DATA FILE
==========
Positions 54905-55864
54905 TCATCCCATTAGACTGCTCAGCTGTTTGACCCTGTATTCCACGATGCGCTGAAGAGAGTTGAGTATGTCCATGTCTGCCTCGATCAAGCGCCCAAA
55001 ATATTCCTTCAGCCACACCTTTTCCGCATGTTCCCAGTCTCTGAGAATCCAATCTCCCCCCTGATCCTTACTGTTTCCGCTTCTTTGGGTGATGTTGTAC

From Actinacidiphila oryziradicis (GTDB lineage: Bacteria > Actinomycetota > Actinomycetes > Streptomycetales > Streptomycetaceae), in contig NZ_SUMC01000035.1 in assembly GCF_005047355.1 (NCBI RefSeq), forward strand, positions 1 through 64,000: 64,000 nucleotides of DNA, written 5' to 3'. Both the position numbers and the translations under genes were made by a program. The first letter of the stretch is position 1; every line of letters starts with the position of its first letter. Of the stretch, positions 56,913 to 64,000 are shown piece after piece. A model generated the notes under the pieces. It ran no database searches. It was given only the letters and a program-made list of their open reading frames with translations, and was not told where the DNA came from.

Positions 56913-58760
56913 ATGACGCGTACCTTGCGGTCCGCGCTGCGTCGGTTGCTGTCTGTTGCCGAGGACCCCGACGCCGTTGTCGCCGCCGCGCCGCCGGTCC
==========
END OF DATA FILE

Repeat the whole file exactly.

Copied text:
Positions 54905-55864
54905 TCATCCCATTAGACTGCTCAGCTGTTTGACCCTGTATTCCACGATGCGCTGAAGAGAGTTGAGTATGTCCATGTCTGCCTCGATCAAGCGCCCAAA
55001 ATATTCCTTCAGCCACACCTTTTCCGCATGTTCCCAGTCTCTGAGAATCCAATCTCCCCCCTGATCCTTACTGTTTCCGCTTCTTTGGGTGATGTTGTAC

From Actinacidiphila oryziradicis (GTDB lineage: Bacteria > Actinomycetota > Actinomycetes > Streptomycetales > Streptomycetaceae), in contig NZ_SUMC01000035.1 in assembly GCF_005047355.1 (NCBI RefSeq), forward strand, positions 1 through 64,000: 64,000 nucleotides of DNA, written 5' to 3'. Both the position numbers and the translations under genes were made by a program. The first letter of the stretch is position 1; every line of letters starts with the position of its first letter. Of the stretch, positions 56,913 to 64,000 are shown piece after piece. A model generated the notes under the pieces. It ran no database searches. It was given only the letters and a program-made list of their open reading frames with translations, and was not told where the DNA came from.

Positions 56913-58760
56913 ATGACGCGTACCTTGCGGTCCGCGCTGCGTCGGTTGCTGTCTGTTGCCGAGGACCCCGACGCCGTTGTCGCCGCCGCGCCGCCGGTCC